Nitrogen in Your Bones Reveals How Much Meat You Eat

Nitrogen in Your Bones Will Tell You How Much Meat You Have Eaten

What we call modern civilization is the historically recent phenomenon of the industrial revolution wealth imposed on agrarian populations that have moved into large cities. This has all happened in the last 150-200 years. Our grandparents, or at least their parents, were almost all farmers. If one asks, "What did they eat?", we have to dig back to those meals at Grandma's house and try to remember what her home-cooking was. And if we follow that trend further back, in just 5-7,000 years we find the time when we humans transitioned from being hunter-gatherers to farmers. What did they eat? What diet is the healthiest? What diet makes humans the healthiest?

What did the hunter-gatherers eat? We don't know. All we know is that when we measure their skeletons, they were taller than we are with larger brains, stronger bones, fewer infections, and no evidence of diabetes. Sounds healthier! Hmm, there are those who claim that moving from the healthy state of hunter-gathering to farming was the greatest catastrophe for humans other than the Pop Tart and the mullet haircut. That move, however, did provide for food security, cities, written language, pyramids, and iPads. 

There are populations on planet earth that we have studied in just the last 100 years who are still essentially, hunter-gatherers. They have been studied in detail and often show a markedly different diet than what we term healthy. For example, Weston Price in his travels around the world described the Northwest Pacific coast Indians who harvested the ooligan, or candlefish, which is a smelt family, very high-fat fish. They dried it and used it as a trade item. Blocks of the fish were found hundreds of miles inland. It was their dominant food. Stefansson and Jorgenson famously lived with the Innuit for 5 years and didn't touch one vegetable or fruit and came home healthy and vibrant. When they returned to report their findings in New York, no one believed them and were convinced they would have died of scurvy. To prove their research, they lived in Bellview Hospital for a year and were tested daily to prove they hadn't cheated. All they ate was meat and fish for one full year and came out just fine.

When I hear "just meat and fish," I think of a diet that is 100% protein. The human body can only absorb so much protein. About 40% of your diet is the max you can absorb. You do need protein and it is good for you, but you have to chop it up and get rid of the amino (nitrogen part of it) component before you get energy. That means you need to get the remainder from elsewhere: either carbs or from fat. FAT. That is what the Innuit and the NW Indians were after. In fact, Stefansson described the Innuit as slaughtering caribou and saving the meat for their dogs in the permafrost. They went after the organs and the fat. And a whale or a seal, how there was a bonus because all that blubber was delicious fat. They knew they shouldn't eat that much protein. This same pattern has been observed in every hunter-gatherer society ever studied. The Massai in Africa, the aborigines of Australia, the Hazda of Tanzania. They prefer animal calories if they can get them, and the best part is the fat.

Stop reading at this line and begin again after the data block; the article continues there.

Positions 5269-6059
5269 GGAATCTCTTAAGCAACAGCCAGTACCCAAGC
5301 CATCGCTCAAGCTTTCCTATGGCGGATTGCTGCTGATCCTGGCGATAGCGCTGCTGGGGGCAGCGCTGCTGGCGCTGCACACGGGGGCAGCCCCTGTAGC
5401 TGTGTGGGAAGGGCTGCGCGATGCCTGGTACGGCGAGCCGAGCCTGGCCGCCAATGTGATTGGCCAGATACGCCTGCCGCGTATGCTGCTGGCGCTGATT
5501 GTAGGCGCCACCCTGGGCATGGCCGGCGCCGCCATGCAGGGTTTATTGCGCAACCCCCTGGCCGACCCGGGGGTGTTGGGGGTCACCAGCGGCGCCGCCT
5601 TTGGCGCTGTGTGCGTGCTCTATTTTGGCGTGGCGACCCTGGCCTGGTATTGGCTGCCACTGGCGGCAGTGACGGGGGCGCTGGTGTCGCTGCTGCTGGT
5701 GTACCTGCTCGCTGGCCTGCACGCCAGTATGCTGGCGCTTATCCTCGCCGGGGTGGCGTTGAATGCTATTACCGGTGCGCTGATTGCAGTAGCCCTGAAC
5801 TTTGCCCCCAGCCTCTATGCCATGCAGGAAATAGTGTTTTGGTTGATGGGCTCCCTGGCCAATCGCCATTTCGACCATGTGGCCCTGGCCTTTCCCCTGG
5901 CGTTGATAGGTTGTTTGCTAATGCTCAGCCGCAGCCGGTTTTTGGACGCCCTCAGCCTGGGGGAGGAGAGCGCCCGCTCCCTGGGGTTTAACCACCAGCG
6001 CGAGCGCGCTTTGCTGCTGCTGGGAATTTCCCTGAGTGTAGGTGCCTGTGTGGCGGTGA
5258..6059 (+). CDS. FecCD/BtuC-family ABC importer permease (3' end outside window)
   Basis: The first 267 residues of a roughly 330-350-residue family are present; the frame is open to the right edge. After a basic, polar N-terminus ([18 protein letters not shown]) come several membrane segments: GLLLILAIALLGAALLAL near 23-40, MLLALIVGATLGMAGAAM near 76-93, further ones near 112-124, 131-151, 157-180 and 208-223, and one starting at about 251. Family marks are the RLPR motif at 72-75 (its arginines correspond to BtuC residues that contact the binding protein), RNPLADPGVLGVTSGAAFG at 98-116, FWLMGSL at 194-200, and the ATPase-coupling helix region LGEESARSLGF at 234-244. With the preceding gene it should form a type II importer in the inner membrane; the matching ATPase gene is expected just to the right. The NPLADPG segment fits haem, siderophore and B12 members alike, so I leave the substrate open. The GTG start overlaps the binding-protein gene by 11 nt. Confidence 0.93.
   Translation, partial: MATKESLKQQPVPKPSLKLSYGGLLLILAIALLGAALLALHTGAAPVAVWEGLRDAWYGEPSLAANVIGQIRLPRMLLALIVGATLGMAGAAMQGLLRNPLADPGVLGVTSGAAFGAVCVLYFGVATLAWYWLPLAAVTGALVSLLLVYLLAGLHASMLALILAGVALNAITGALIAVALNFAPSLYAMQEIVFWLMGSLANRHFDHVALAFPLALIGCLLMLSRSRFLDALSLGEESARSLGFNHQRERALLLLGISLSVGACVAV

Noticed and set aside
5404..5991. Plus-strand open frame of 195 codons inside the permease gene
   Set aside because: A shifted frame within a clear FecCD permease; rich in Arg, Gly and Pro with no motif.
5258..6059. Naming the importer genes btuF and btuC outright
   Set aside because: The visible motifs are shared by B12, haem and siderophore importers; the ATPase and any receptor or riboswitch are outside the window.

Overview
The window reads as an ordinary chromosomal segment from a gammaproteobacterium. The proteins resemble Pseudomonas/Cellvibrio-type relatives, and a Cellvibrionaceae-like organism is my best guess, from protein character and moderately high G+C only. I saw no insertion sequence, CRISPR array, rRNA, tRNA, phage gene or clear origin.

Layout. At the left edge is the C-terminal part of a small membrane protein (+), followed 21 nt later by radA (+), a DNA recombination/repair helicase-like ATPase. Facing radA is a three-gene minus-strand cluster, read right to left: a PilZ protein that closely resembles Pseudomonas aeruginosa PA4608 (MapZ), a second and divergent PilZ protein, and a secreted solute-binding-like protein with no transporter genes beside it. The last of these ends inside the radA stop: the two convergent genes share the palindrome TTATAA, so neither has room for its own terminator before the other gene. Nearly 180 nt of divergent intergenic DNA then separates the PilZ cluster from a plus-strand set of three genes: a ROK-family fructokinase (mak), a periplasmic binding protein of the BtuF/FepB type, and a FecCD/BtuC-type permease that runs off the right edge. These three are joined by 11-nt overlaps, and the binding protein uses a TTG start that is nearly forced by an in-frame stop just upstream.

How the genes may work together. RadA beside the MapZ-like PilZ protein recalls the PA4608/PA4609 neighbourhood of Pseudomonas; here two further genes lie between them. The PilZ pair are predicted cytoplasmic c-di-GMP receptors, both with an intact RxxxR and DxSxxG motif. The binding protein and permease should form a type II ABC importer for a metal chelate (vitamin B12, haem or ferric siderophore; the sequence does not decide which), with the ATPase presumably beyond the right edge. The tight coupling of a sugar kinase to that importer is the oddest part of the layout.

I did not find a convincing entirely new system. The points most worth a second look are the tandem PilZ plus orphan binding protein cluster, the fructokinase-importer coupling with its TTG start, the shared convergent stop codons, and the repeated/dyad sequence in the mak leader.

Now, can we take that knowledge and ask the question, "How much meat did our ancient ancestors really eat?' Yes. We can answer that question.

Turns out Nitrogen, Carbon, Phosphorus, Oxygen all come with different isotopes that are absorbed by plants and animals at different rates. What you eat turns into who you are. Your diet becomes your bones. We can look at your bones and measure those isotopes with incredible detail. Normal nitrogen has a molecular weight of 14 daltons but N15 (one extra neutron in the nucleus) is also around in smaller amounts. It gets concentrated up the food chain by plants, and then animals. Top predators have the highest levels. Plant eaters have lower levels. Same with fish. The higher you are on the predator scale, the higher the N15 is in your bones. This becomes an accurate measure of the quantity of animal protein versus vegetable protein in your diet.

Guess what we find in the bones of Neandertals and pre-history humans. You got it. Very high levels of N-15. Neanderthal bones have higher N-15 than hyena or fox bones at the same sites. Early humans were apex predators. And they ate animals, first and foremost. Vegetable matter is what you eat when the hunt failed or for the few weeks a year when the mulberry tree is ripening (or whatever plant source was in your neighborhood).